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Shown to jury in bizarre opening to L.A. trial
Shocking Picture of Michael Jackson's Dead Body
Jimmy Hitipeuw | Rabu, 28 September 2011 | 10:34 WIB
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AP
Shocking: Photo apparently showing Michael Jackson's dead body on a gurney on the opening day of the trial of Dr Conrad Murray

KOMPAS.com - The highly anticipated trial into the death of Michael Jackson opened with an extraordinary moment as the prosecutor started his opening remarks by displaying a photo of the singer's dead body.

As Dr Conrad Murray appeared before the jury charged with involuntary manslaughter over Jackson’s death more than two years ago, deputy district attorney David Walgren displayed the picture that appeared to show tape or tubing over Jackson's face.

The hearing became like a circus, as opposing fans of the King of Pop and supporters of Dr Murray gathered outside the courthouse in Los Angeles waving placards and banners as the whole Jackson family made their way into court for what has been billed as the trial of the century.

Later, the prosecution played a tape of a healthy-looking Jackson giving his last ever performance - a rehearsal of his hit Earth Song - recorded a day before he died.

The lights in the courtroom were turned off and the singer was shown on a screen performing Earth Song at rehearsals at the Staples Center in Los Angeles, just hours before he passed away. Jackson's mother appeared to be in tears watching the clip.

'Michael Jackson’s death was a homicide,' Los Angeles deputy district attorney David Walgren told the jury in opening statements.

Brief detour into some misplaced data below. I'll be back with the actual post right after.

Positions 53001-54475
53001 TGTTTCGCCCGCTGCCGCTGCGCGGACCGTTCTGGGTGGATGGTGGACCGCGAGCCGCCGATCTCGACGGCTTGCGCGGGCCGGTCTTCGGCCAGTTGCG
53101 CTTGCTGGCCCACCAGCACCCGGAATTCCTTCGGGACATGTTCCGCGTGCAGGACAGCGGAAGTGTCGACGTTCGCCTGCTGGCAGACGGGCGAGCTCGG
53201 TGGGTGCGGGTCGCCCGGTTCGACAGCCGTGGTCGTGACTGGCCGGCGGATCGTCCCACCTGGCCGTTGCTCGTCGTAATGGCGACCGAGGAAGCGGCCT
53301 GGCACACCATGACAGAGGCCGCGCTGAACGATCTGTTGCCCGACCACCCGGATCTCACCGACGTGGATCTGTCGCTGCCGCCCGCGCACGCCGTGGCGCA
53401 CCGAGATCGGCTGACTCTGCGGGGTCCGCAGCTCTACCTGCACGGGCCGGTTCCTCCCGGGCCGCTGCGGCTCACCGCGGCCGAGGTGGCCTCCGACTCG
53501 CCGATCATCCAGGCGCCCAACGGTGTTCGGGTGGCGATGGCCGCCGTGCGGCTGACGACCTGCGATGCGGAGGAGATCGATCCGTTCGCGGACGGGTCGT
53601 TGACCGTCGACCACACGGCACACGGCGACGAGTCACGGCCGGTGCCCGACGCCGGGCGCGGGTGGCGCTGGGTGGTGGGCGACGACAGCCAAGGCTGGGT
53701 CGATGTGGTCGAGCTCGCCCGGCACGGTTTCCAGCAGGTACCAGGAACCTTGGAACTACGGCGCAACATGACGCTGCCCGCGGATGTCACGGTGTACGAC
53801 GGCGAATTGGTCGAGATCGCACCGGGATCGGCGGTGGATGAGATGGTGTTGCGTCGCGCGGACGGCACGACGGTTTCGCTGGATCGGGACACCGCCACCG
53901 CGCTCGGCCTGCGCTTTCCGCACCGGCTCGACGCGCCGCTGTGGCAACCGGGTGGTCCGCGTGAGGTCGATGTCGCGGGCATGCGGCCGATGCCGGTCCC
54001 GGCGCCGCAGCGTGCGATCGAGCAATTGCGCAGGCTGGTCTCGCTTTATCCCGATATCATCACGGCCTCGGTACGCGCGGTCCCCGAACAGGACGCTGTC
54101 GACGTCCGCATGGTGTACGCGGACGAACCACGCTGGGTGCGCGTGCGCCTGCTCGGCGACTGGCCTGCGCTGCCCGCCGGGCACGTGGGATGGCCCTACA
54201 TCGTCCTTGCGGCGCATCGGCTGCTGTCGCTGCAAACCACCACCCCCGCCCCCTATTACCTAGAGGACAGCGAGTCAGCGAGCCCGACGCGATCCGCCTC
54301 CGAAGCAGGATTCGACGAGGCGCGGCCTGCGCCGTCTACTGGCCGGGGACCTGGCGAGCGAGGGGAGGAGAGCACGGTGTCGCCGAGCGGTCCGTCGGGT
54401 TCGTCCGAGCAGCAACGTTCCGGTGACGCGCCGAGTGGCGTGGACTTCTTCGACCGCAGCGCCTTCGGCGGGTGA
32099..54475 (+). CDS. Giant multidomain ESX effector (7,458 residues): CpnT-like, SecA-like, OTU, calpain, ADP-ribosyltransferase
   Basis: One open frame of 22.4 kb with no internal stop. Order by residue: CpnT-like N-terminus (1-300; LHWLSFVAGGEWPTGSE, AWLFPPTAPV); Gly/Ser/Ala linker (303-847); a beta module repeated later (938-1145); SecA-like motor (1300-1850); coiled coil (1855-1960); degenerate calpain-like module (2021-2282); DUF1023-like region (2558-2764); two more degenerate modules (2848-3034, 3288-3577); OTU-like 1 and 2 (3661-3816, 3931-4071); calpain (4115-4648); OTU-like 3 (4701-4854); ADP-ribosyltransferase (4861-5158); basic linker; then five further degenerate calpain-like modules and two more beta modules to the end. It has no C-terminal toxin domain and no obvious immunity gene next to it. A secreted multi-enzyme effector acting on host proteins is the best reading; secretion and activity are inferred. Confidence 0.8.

'The evidence will show that Michael Jackson literally put his life in the hands of Conrad Murray... Michael Jackson trusted his life to the medical skills of Conrad Murray.

'The evidence will show that misplaced trust had far too high a price to pay... it cost Michael Jackson his life.'

But Dr Murray's defence attorney Ed Chernoff told the jury that Michael Jackson caused his own death.

Dr Murray wiped tears from his eyes as Mr Chernoff said that the evidence will show that the singer swallowed 8, 2 mg pills of Lorazepam and injected himself with a dose of propofol.

This 'created a perfect storm in his body that killed him instantly,' Mr Chernoff said.

Mr Chernoff said that Jackson, who was frustrated because he could not sleep and frustrated because his doctor refused to give him a drug that he wanted, 'did an act that caused his own death'.

‘He died so fast he did not even have time to close his eyes.' Mr Chernoff said.

Jackson's parents, his siblings Janet, La Toya, Tito, Randy and Jermaine are all at the courthouse in LA for the opening statements in the trial of the singer's personal physician, who was the last person to see him alive.

In the prosecution's opening statements, Mr Walgren insisted that the evidence will show that the 'acts and omissions of Michael Jackson's personal doctor Conrad Murray directly led to his premature death at the age of 50.'

Murray 'repeatedly acted with gross negilience, repeatedly denied appropriate care to his patient Michael Jackson and that is was Dr Murray's repeated incompetent and unskilled acts that led to Michael Jackson's death on June 25 2009,' Mr Walgren said.